To a certain extent this is already occurring, with Google, Facebook, Amazon, Microsoft, DeepMind and IBM teaming up to create the Partnership on AI. Publically announced in 2016, the Partnership aims to develop best practices for AI systems, create dialogue on the potential influences of the technology and educate the public about AI.
This is a similar system of self-regulation that was adopted in the early days of the internet when the US actively avoided regulation to avoid stunting its early growth. This lack of government regulation, some people argue, allowed innovations like internet telephony and social media to grow at unprecedented rates.
Trying to manage, predict or regulate AI technology could impede similar innovations in the AI sector, with the UK Government’s independent review into AI in 2017, Growing the Artificial Intelligence Industry in the UK, finding direct regulation could restrict competition.
“For small companies, negotiating agreements and establishing practices can present major obstacles and costs. These conditions could make it difficult for new companies to enter some markets, potentially to the detriment of outcomes for the public. These barriers for small companies in particular could restrict the focus of AI innovation to areas that are core to the major incumbents’ services, and draw resources away from other areas of major public benefit, including innovation in public services or medical research,” the report states.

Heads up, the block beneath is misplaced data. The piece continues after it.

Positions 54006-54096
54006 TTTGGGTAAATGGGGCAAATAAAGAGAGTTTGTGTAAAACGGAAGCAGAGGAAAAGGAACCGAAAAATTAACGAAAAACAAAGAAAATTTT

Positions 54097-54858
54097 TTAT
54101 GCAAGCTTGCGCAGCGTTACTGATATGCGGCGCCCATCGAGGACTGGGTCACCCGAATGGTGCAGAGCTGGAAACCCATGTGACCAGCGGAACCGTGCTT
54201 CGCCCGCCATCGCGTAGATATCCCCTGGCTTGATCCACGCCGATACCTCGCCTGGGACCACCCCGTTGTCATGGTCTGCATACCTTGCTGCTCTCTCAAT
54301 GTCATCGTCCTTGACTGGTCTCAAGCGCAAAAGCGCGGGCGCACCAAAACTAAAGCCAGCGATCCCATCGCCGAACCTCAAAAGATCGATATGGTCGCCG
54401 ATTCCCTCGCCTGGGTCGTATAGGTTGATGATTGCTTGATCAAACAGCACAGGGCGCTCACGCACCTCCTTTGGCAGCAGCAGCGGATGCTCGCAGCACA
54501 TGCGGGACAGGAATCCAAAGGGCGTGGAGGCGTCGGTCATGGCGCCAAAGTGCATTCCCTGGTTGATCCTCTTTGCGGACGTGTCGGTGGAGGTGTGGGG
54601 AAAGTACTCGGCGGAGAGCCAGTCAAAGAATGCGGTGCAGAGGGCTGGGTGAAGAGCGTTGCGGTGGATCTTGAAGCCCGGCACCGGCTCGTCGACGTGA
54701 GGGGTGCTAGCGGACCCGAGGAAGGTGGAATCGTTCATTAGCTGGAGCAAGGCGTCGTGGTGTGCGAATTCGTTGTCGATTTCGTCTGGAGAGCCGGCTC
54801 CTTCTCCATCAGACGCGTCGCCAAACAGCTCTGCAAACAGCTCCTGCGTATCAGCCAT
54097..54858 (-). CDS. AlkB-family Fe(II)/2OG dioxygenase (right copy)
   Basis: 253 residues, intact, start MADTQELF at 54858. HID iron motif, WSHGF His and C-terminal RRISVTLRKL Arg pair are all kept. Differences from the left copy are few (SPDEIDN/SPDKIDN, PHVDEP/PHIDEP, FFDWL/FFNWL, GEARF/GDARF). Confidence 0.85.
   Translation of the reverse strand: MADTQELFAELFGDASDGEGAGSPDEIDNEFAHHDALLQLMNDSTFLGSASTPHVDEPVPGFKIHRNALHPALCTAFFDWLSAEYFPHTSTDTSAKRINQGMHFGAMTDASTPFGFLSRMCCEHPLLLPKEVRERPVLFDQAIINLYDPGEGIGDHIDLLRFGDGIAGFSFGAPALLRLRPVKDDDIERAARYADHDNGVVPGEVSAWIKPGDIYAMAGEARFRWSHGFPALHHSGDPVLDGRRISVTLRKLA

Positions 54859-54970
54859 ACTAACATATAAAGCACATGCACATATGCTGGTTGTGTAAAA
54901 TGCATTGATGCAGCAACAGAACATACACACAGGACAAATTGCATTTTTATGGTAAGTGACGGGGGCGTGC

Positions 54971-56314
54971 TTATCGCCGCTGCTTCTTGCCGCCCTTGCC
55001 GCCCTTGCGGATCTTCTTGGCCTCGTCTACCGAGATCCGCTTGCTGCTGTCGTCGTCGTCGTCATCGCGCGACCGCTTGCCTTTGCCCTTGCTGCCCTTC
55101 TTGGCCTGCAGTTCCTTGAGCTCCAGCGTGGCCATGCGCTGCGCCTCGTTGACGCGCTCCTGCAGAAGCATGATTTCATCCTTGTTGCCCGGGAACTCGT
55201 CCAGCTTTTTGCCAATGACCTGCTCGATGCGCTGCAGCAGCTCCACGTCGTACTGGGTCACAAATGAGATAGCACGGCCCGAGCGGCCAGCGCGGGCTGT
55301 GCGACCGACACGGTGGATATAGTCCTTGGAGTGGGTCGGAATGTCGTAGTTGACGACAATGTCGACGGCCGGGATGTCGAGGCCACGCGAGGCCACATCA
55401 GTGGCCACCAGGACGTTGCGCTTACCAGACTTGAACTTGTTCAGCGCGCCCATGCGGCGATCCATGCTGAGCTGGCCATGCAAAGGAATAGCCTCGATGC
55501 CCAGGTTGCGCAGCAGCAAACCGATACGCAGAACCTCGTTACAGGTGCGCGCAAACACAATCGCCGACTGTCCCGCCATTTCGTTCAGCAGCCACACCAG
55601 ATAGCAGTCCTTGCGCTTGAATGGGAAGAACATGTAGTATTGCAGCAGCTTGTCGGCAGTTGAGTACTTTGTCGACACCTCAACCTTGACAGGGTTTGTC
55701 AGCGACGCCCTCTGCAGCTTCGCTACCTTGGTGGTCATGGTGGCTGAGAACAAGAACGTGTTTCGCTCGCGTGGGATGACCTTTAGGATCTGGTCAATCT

Instead, the report recommends a framework be created to explain how decisions are made by an AI system to ensure companies operate within the limits of the law.
This is similar to what the Partnership on AI is seeking to achieve, aiming to advance wider public understanding and awareness of AI and how it’s progressing by sharing insights into AI’s core technologies.
“A lot of the concerns around security and privacy are people not having a good understanding of what AI companies are really doing. That’s why we need to be mindful, thoughtful and careful in setting good guidelines and rules for how these systems should operate to show that AI doesn’t represent a threat to the community,” says Alex.
“AI is only a danger to society in the same way the internet was in the early ‘90s in terms of hacking but just like the internet AI is also creating a lot of good. It’s an unstoppable force but that doesn’t necessarily mean computers are taking over and that we’re all going to be under attack, scrutiny and risk.”